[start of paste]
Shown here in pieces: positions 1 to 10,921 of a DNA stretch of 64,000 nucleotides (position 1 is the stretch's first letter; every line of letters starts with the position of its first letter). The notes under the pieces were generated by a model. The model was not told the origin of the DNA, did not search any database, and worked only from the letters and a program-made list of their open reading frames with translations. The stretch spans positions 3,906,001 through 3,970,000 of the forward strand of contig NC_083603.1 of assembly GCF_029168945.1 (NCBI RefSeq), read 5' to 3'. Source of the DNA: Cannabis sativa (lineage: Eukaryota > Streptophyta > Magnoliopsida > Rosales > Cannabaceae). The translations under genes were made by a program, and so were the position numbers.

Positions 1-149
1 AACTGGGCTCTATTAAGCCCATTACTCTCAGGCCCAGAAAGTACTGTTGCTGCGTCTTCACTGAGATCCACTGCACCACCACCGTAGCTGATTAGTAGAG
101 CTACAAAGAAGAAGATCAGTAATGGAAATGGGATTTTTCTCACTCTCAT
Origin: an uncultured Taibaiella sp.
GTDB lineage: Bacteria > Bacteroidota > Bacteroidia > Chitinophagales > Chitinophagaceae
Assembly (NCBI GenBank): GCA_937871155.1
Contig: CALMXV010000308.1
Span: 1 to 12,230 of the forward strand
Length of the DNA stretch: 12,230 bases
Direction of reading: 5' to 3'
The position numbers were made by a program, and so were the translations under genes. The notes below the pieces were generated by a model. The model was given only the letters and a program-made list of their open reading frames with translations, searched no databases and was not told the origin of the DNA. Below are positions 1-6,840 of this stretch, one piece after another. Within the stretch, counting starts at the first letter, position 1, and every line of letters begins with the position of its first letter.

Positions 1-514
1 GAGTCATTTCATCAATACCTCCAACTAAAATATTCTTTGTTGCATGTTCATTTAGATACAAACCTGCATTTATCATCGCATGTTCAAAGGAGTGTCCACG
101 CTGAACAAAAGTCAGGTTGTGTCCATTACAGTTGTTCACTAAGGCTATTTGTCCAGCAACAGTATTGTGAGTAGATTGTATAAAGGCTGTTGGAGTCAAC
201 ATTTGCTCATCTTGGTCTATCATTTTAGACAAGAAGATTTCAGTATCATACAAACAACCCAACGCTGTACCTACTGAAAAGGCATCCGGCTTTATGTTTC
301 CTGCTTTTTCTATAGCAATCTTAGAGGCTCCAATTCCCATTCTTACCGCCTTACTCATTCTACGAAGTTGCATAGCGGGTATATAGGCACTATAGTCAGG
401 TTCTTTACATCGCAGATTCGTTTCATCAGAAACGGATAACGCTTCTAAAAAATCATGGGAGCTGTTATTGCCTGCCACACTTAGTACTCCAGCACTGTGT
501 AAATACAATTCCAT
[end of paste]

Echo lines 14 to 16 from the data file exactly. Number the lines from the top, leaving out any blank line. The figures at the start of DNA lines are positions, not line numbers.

1 GAGTCATTTCATCAATACCTCCAACTAAAATATTCTTTGTTGCATGTTCATTTAGATACAAACCTGCATTTATCATCGCATGTTCAAAGGAGTGTCCACG
101 CTGAACAAAAGTCAGGTTGTGTCCATTACAGTTGTTCACTAAGGCTATTTGTCCAGCAACAGTATTGTGAGTAGATTGTATAAAGGCTGTTGGAGTCAAC
201 ATTTGCTCATCTTGGTCTATCATTTTAGACAAGAAGATTTCAGTATCATACAAACAACCCAACGCTGTACCTACTGAAAAGGCATCCGGCTTTATGTTTC